I find there’s a moment when you know you’ve written something epic. It happens right after you finish writing anything. Don’t worry it will pass. All things need editing. Unless you’re working under a tight deadline though, you don’t have to attack, hack, and kill your words right away. In fact, you probably shouldn’t. Glory in them. Go to dinner. Enjoy a movie. I’ll wait.
Put a little time between you and the writing. Once you have done this, here are five things to consider.
1. Go small
Start with parts of speech. Are the nouns descriptive? You can use Porsche instead of vehicle. Vary the nouns. If you do use the word vehicle, you can also use car, automobile, or auto to avoid redundancy. Replace weak verbs with robust ones. Search for forms of “to be” (is, was, were, are, will be). These often indicate passive voice. See if you can make the sentence active voice. Review your adverbs and adjectives. A few may be justified, but try to write the sentence stronger without leaning on them.
2. Go Bigger
Look at sentence structure. There should be a cadence that keeps you reading. Pair longer sentences with shorter ones to give the reader a chance to breathe. Longer sentences should be around 20 words, and paragraphs 3 to 6 sentences.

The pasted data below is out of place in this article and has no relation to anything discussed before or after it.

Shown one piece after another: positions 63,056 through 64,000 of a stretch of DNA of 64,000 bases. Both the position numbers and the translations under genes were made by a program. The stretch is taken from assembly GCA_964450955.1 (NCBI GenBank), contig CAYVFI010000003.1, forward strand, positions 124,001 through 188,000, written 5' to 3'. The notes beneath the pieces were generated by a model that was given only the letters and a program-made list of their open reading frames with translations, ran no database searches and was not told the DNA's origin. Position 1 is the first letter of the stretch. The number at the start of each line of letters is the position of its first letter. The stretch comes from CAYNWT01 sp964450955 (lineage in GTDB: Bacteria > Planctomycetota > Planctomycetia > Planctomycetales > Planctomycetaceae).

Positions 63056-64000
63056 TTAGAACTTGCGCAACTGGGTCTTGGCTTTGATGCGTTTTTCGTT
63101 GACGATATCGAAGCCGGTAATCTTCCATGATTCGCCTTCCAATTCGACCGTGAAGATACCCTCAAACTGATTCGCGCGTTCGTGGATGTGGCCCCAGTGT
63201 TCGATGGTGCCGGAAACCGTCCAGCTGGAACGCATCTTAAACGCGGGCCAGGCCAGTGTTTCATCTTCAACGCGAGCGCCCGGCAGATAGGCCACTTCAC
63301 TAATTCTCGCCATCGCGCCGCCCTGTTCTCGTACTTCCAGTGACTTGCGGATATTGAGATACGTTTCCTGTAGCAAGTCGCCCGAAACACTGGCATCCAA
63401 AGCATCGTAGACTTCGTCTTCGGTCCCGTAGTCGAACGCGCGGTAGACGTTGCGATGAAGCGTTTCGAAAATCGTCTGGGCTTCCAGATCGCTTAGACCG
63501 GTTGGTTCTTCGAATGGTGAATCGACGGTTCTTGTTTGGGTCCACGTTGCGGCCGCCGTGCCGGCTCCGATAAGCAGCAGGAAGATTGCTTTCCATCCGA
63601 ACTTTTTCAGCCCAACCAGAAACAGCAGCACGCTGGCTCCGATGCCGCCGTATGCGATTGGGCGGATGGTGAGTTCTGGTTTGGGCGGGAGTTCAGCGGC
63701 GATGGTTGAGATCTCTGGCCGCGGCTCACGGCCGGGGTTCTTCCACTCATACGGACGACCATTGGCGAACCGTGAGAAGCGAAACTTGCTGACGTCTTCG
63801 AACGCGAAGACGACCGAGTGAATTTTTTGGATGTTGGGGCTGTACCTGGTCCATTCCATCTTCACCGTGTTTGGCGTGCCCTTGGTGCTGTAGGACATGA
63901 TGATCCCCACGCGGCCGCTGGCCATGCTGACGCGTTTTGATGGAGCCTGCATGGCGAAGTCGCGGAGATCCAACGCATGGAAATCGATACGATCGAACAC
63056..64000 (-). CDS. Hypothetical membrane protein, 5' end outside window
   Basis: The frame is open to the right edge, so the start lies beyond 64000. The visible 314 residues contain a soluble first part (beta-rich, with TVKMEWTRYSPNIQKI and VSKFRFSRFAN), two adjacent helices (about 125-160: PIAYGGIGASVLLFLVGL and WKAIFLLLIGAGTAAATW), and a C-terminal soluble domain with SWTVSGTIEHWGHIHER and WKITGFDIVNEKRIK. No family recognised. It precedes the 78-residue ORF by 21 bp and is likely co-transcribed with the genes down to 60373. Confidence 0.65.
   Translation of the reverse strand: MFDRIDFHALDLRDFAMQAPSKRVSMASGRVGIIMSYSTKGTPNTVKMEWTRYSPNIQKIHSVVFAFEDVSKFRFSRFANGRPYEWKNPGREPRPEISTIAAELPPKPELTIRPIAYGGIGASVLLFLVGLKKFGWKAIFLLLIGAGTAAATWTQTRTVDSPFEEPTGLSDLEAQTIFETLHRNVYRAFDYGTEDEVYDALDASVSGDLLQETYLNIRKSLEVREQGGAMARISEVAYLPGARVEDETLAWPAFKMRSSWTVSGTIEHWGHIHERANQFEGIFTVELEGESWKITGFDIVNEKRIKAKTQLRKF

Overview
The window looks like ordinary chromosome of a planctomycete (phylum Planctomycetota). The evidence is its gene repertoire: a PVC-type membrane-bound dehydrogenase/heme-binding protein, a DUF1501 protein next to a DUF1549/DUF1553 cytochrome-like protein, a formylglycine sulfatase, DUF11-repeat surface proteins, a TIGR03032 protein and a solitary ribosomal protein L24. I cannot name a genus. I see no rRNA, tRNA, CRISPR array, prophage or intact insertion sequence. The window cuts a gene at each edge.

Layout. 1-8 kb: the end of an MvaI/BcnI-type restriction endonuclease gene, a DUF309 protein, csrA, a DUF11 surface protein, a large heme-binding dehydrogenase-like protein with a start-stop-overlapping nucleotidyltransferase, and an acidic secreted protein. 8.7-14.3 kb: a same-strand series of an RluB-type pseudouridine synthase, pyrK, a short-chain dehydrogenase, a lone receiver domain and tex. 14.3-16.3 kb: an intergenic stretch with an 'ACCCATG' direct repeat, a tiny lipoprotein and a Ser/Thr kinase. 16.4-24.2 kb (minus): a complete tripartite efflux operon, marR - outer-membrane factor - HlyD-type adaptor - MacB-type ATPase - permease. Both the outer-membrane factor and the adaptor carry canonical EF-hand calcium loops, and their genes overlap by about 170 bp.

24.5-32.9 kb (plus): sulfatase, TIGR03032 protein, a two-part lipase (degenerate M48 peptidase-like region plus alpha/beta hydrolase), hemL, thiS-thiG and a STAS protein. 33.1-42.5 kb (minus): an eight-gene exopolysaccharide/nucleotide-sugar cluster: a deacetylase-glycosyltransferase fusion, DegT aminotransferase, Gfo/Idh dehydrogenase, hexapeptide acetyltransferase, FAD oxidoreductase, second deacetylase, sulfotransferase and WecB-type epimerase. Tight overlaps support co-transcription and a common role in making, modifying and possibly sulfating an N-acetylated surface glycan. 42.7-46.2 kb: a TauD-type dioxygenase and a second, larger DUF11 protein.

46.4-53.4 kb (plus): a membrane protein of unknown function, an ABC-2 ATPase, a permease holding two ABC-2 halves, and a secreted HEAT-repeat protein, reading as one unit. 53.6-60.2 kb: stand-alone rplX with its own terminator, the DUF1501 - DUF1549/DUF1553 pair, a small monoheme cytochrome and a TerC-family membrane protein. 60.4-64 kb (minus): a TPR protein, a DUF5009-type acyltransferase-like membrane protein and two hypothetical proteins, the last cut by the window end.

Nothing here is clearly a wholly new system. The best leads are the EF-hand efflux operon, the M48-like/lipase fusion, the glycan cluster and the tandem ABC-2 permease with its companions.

3. Check your Signals
Points, paragraphs and punctuation are the signs and traffic signals to keep your reader moving down the page. They should light a path, not confuse. Let other people read your words. Try to determine if your thoughts were captured on the page. If you need to explain certain parts this may indicate a lack of clarity.
4. Tone and Voice
Tone is the type of writing. Some examples are upbeat, somber, or reflective. The tone should be consistent. One of the most important things is your voice. Do the word choices sound like you? Would other people who know your writing style recognize this as yours? Regardless of the tone you still want your voice to come through.
If your piece is over 250 words you can probably eliminate about 25-50 words and by doing so, improve the quality. This forces you to consider phrases such as:
Having said this (Saying something clearly means one point leads to the next)
By the way (This includes its cousin… which by the way)
The trio (just, really, and very) I really just wanted to be very clear. (Yikes!)
I want to also make the point… (Detour, New sentence)
That goes without saying… (So, why write it?)
I wouldn’t say you have to eliminate all of these things, but consider every one. If they don’t add to the meaning of the words, or to your voice in the piece, they detract.
Now go write something epic.